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Sewage legislation passed in Harrisburg; Current standard to remain in place

By David Hulse and Fritz Mayer
July 2, 2013

HARRISBURG, PA — Legislation passed in the Pennsylvania General Assembly last week prevents new policy from being implemented that could have greatly increased the cost of installing new septic systems in areas with high quality (HQ) and exceptional value (EV) watersheds in Pennsylvania. The legislation was supported by Senator Lisa Baker, and representatives Sandra Major, Rosemary Brown and Mike Peifer.

The bill allows the Department of Environmental Protection (DEP) to approve septic systems using the current standards.

“We are pleased to have this legislation garner such strong support in both the House and Senate and look forward to House Bill 1325 being signed into law by the governor in the coming days,” announced the lawmakers. “We also appreciate the work of our local elected officials, conservation districts, planning boards and sewage enforcement officers, who take great strides to maintain and protect our waterways. Their hard work and successful track record is what helped this legislation ultimately pass.”

The new policy that was to be adopted by the DEP was bitterly opposed by local officials.

At the Pike County Commissioners’ meeting on June 18, Commissioner Matt Osterberg said it was important that the bill pass. He said, “I don’t have to tell you how important this is to Pike County residents with the economy the way it is.”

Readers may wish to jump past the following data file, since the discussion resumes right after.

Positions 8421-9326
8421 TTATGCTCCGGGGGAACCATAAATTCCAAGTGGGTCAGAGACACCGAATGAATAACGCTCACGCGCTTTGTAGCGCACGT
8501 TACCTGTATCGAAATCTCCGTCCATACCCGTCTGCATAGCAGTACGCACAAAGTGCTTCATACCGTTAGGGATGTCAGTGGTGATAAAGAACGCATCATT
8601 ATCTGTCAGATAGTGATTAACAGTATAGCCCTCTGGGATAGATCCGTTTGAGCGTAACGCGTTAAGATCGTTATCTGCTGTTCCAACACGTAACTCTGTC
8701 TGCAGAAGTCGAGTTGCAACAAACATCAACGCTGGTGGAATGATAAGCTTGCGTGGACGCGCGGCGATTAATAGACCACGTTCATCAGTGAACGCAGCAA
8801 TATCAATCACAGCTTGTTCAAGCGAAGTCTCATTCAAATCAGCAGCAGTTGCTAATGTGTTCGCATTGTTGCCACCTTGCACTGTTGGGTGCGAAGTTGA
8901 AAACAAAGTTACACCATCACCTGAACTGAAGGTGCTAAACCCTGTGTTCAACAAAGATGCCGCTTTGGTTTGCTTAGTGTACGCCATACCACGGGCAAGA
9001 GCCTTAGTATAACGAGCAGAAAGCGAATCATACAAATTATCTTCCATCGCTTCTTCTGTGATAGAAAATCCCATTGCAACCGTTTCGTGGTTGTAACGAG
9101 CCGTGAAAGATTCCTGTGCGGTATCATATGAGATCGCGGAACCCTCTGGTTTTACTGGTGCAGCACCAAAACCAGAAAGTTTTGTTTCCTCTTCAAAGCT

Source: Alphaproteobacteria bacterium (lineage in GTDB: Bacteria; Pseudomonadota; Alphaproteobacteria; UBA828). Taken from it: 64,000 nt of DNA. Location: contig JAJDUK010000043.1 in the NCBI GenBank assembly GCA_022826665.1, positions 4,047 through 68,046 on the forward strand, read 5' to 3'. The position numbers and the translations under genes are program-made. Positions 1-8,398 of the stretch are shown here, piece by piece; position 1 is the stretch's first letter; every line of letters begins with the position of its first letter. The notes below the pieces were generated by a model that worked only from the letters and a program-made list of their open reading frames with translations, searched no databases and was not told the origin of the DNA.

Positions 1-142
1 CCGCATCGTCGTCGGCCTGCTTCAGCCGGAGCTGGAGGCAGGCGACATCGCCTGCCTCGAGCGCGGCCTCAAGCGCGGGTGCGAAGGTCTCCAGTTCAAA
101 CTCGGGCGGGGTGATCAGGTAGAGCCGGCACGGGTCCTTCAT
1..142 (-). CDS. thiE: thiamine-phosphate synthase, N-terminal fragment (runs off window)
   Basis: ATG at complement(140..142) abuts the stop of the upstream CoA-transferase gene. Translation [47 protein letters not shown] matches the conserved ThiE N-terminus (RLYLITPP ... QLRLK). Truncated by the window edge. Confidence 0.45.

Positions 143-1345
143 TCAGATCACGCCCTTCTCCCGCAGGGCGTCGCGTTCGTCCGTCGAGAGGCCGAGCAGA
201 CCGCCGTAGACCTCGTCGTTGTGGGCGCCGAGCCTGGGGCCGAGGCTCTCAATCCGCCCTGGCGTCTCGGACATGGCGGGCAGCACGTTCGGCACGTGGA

As he has said in past, Chairman Rich Caridi insisted, “There is no nitrate problem in Pike County. Apparently the legislature agrees with us.”

The DEP proposed the new rules after losing a court challenge to its approval of a Lycoming County sewage plan. Since that decision (Pine Creek Valley Watershed Assoc. v. DEP), the DEP proposed new guidance for on-lot systems within HQ and EV watersheds. Uncommon in most of the state, these streams drain much of Wayne and most of Pike counties.

That guidance reportedly would have prohibited septic systems closer than 150 feet from a body of water or 30 feet from a stream, and require underground septic systems to be surrounded by a barrier to prevent the effluent from traveling underground.

Sponsors of the house legislation said it had become clear through public input that the proposed DEP guidance would be impractical, leaving the DEP with no approach upon which to rely when approving development projects using on-lot systems in HQ and EV watersheds.

Caridi said that Baker had met with environmental groups supporting the new rules. “Once our concerns were explained to them, they took a neutral position and did not lobby against the legislation.”